A group of American bishops held Mass at an unusual location on Tuesday afternoon: the U.S.-Mexico border, where they commemorated the many migrants who have died trying to cross it. The display called attention to the need for immigration reform, which is currently mired in the House of Representatives. While many aspects of the U.S. immigration system have stayed static in recent years, border security has tightened, contributing to a growing number of deaths. As a 2013 report from the University of Arizona’s Binational Migration Institute explained, “segmented border militarization has resulted in the funnel effect, or the redistribution of migratory flows into remote and dangerous areas such as southern Arizona.”
Deaths at the border have reached crisis levels: The graph below, from the Washington Office on Latin America (WOLA), shows that fatalities nearly doubled between 1998 and 2012. The only year with more deaths than 2012 was 2005. WOLA researchers Adam Isacson and Maureen Meyer explained in April 2013: “In that year, Border Patrol captured more than three times as many migrants as it did in 2012. The migrant population was far larger, but the number of deaths was similar. A much larger fraction of the migrant population is dying today.” The most recent data from the U.S. Border Patrol puts fatalities in 2013 slightly below the 2012 figure—445 deaths compared to the previous year's 477—but that still puts 2013 ahead of every other year but 2005 and 2006.
The Mass was held in Nogales, Arizona—in the state where both border crossings and deaths have become the most frequent. While overall deaths declined in 2013, loss of life in Arizona ticked upwards, from 180 fatalities in the Tucson sector in 2012, to 194 last year. Data from Arizona’s Pima County Office of the Medical Examiner (PCOME)—which investigates more migrant disappearances than any other office—was central to the Binational Migration Institute report, which demonstrated how increased border security leads to more deaths. It produced the graph below to show all the confirmed deaths that the Pima County office had labeled as “undocumented border crossers” (UBCs) at the time of the report’s release last June.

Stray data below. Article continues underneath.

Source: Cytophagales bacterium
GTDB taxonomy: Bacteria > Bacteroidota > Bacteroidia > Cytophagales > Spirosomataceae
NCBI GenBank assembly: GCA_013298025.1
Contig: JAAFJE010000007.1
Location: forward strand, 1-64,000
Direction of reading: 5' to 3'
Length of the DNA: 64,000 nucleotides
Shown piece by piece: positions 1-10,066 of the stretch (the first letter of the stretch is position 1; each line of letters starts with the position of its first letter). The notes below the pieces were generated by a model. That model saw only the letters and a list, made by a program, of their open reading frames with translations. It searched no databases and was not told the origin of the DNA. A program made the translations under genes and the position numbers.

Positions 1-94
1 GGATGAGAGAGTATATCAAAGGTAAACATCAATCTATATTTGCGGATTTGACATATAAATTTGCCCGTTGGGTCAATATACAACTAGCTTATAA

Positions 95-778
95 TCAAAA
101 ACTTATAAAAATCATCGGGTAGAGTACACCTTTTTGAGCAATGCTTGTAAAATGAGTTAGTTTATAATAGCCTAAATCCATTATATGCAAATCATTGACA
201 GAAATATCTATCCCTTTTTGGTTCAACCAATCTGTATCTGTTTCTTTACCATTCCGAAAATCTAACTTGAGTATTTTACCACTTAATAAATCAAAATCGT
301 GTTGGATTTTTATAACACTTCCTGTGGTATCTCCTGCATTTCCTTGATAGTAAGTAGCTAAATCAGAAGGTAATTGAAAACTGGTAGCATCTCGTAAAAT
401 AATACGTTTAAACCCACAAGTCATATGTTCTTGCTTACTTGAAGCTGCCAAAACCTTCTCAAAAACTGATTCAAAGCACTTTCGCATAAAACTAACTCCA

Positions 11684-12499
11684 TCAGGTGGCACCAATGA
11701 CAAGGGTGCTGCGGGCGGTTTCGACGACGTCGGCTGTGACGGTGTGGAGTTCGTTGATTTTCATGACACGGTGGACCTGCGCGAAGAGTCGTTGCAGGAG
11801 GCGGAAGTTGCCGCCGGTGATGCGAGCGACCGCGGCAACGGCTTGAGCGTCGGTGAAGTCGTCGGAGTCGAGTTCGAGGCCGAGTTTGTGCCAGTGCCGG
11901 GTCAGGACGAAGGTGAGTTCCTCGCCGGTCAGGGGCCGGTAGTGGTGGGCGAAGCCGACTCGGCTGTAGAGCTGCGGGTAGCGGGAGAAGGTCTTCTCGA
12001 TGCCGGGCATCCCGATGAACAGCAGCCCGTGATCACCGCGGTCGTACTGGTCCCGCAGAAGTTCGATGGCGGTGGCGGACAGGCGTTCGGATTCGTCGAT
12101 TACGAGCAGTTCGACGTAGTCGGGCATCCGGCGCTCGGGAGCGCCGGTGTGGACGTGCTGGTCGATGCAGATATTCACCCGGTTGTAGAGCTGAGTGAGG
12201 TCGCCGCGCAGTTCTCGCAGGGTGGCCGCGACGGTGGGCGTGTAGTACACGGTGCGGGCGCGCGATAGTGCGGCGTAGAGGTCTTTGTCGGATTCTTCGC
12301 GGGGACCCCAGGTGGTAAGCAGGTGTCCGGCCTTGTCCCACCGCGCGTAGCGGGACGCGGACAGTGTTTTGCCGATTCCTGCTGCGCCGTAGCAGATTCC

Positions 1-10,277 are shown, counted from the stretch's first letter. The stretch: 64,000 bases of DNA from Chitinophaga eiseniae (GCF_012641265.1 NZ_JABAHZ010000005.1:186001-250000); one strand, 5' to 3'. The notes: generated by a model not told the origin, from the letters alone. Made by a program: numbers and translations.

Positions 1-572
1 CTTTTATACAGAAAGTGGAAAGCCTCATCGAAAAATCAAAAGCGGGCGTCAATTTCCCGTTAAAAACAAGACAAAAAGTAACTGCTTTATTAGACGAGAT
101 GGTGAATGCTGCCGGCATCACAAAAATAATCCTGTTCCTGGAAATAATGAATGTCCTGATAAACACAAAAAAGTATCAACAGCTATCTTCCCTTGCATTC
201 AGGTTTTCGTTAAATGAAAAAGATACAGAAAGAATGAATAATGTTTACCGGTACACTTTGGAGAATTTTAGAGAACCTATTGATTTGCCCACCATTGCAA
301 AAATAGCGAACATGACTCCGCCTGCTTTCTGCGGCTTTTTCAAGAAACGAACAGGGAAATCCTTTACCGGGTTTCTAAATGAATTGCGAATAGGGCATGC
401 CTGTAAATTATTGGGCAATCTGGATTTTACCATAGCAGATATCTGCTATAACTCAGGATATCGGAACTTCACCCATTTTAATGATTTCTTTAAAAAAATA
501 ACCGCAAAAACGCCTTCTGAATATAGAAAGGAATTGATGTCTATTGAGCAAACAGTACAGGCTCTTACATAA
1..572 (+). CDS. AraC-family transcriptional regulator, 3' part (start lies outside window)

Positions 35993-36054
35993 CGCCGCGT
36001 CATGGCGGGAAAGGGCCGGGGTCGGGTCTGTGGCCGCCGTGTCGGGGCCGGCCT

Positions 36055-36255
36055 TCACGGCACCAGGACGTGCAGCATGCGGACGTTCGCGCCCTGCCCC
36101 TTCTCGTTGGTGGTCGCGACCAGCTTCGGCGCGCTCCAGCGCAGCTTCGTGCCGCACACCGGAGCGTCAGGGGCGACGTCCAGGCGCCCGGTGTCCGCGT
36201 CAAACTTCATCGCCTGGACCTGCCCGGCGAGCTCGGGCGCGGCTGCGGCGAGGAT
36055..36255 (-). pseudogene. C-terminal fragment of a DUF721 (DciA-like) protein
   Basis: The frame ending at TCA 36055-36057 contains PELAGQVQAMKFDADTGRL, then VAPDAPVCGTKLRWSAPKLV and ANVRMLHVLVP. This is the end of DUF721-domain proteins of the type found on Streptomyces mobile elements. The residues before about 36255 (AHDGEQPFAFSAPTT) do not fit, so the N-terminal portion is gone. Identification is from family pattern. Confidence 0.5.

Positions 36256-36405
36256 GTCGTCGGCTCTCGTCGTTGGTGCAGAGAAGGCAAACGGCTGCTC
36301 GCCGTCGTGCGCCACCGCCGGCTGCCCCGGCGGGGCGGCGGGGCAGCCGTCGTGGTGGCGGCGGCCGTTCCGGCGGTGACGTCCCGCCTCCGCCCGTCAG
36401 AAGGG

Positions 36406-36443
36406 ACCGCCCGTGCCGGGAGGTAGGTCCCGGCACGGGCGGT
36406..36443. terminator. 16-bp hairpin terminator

Along with Tuesday's service, the U.S. Conference of Catholic Bishops also sent a letter last week to the secretary of the Department of Homeland Security, Jeh Johnson, imploring him to make changes to the immigration enforcement policy that could decrease the loss of life. Johnson is currently under orders from President Barack Obama to review the deportations system. The Bishops asked DHS to expand its use of prosecutorial discretion, through which the government can prioritize deporting dangerous criminals; to phase out programs like “Secure Communities,” in which local law enforcement officers hunt for immigrants; and to subject more deportations to judicial review.
The letter put clear pressure on the administration to confront deportations through executive action, something immigrant advocates have demanded with increasing urgency this spring. But the public Mass—which comes after Obama and Pope Francis met for the first time last week and discussed, among other things, immigration—may also prod lawmakers from border districts, reminding them that stalling legislative reform has consequences.